facing newness

In Likkutei Moharan [hilchot Tefillin, halachah ה (hei)] Rebbe Natan speaks about Rebbe Nachman's story the seven beggars and how the first beggar is the secret of being infinitely old and completely new/young all at once. This, he relates, is the secret of Tefillin.

What struck me most was Rebbe Nachman's statement (which I think he brings down in greater detail in Sichot HaRan) that one should always be new with HaShem.

About Rebbe Nachman himself he describes how he might have at some points just revealed amazing new depths of Torah and the next minute be lost in despair at knowing nothing at all.

This is an amazing challenge to really be new with HaShem at every moment, to acknowledge that this very moment HaShem created you and to bring to Him that which you have to give right now. Because we know that we will never come before HaShem empty handed. (לא יראו פני ריקם)

Wherever we are, whenever we are, we have a way to serve HaShem, to relate to HaShem, He always gives us something. If we really live in the now, in the newness of the moment, then we will feel a longing for HaShem with such intensity that we will search out something to offer to Him that we might enjoy His divine presence with the same intensity that a junky searches for a hit when withdrawal starts to really hurt.

Rav Yitzhak Ginsburg (in his introduction to the kabbalah of the Ariz"l) discusses how David HaMelech (who was destined to die the day he was born, but thanks to 70 years given from Adam HaRishon lived exactly 70 years) internalized the understanding that he was nothing except what HaShem made him and gave him. This is how he connected to the sefirah of Malchut. (לית לה מגרמה כלום)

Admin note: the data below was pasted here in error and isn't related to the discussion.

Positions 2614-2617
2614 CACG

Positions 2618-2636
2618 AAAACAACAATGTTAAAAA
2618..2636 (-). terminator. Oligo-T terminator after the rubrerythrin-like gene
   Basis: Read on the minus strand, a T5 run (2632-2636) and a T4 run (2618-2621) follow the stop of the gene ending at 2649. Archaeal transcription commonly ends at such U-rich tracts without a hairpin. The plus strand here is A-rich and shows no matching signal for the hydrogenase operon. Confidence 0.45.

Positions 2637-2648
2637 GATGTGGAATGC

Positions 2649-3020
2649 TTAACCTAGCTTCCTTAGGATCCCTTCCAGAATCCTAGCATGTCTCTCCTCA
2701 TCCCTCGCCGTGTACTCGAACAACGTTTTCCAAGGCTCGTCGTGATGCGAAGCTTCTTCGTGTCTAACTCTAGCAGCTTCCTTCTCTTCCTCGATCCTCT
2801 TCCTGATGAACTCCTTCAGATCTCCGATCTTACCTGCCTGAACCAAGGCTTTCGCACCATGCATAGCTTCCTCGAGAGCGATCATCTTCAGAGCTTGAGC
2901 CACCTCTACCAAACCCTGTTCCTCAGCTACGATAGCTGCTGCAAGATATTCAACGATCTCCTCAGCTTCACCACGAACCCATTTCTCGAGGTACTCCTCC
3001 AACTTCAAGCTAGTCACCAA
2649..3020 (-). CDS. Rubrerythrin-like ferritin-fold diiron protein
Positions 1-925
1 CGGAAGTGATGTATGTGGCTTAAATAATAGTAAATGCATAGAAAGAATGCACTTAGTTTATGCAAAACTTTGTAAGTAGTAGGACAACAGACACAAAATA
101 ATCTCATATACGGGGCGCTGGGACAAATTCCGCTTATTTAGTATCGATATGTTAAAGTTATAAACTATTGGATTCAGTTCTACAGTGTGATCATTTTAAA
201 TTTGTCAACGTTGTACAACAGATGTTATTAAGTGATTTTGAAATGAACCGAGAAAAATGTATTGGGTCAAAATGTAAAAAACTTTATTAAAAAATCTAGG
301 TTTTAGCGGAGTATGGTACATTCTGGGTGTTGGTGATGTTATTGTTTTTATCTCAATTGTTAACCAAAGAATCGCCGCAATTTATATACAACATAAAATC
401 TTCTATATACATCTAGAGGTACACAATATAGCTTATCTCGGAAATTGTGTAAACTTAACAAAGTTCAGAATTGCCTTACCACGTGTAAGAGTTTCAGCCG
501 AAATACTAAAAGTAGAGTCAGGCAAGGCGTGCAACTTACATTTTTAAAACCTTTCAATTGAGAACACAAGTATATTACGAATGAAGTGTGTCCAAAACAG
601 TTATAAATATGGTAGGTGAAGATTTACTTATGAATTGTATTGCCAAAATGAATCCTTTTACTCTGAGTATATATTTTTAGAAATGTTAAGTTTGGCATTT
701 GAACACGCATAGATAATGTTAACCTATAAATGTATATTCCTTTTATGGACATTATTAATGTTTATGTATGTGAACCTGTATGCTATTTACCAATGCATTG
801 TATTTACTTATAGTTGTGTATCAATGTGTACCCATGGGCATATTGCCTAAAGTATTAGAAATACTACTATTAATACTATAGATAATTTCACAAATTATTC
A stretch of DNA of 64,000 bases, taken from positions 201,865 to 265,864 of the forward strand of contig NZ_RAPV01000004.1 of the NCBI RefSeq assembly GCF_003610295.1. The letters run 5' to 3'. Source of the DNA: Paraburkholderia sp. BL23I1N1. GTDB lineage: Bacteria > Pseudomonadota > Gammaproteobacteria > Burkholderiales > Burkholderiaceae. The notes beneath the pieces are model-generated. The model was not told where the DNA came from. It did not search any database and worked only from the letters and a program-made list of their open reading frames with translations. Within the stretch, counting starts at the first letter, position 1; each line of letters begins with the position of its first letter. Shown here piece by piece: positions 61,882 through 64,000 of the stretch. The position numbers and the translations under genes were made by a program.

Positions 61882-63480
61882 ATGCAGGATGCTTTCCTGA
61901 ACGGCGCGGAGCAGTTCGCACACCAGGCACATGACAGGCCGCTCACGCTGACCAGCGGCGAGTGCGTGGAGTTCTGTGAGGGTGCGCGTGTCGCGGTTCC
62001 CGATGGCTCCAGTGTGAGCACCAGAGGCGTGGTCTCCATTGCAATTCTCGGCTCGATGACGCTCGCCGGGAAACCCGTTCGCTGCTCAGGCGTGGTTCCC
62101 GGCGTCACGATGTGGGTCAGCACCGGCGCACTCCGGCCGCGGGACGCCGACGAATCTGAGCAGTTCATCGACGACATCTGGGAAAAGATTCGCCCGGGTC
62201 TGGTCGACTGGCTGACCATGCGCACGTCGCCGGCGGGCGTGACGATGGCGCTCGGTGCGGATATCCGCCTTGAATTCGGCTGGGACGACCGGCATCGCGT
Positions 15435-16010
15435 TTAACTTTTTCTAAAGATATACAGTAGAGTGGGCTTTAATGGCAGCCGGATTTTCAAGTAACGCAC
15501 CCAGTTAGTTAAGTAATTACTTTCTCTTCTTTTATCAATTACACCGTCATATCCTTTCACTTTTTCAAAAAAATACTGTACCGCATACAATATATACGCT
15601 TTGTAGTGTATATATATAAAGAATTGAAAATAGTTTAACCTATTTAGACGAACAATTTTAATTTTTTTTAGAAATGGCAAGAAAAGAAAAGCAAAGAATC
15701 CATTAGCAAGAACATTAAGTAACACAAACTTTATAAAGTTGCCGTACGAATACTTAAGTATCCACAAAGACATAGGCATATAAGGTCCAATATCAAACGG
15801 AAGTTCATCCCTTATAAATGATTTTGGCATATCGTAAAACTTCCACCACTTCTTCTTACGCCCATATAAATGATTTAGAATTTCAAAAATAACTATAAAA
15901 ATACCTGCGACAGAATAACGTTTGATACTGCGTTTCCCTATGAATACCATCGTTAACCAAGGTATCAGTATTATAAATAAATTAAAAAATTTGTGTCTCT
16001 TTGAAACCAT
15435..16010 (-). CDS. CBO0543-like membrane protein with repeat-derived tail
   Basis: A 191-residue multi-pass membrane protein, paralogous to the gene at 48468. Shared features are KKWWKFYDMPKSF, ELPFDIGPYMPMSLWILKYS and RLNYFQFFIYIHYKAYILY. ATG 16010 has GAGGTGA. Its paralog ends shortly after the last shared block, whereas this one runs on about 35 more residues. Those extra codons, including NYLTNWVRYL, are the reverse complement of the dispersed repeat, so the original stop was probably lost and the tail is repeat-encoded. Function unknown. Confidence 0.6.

The Talmud in Yoma actually echoes a similar idea in saying that Shaul's kingdom didn't last because he came from a line that was unflawed, whereas David came from a line of questionable background. This way, the Talmud explains, if he ever got out of control (lhavdil) the people could remind him of hist questionable background. (Ruth & Tamar) David always knew it was HaShem who made him king.

Similarly the Pri Ha'aretz (quoting the Kalisker in the first two Torahs of the sefer) describes how the Tzaddik reaches the level of Mah (מ’ה) wherein he recognizes that he possesses only that which HaShem gives him. (לית ליה מגרמיה כלום)

So as we can see, it's a very high level to aspire to, to be new in the face of HaShem every day. To truly face Him we need to put everything behind us, and seize whatever HaShem has given us today. Sometimes all we have are our past sins, to offer up to HaShem. Saying, this is what I have to give today, please forgive me and accept this Teshuvah, and let me see your countenance today.

Something to think about when donning tefillin.


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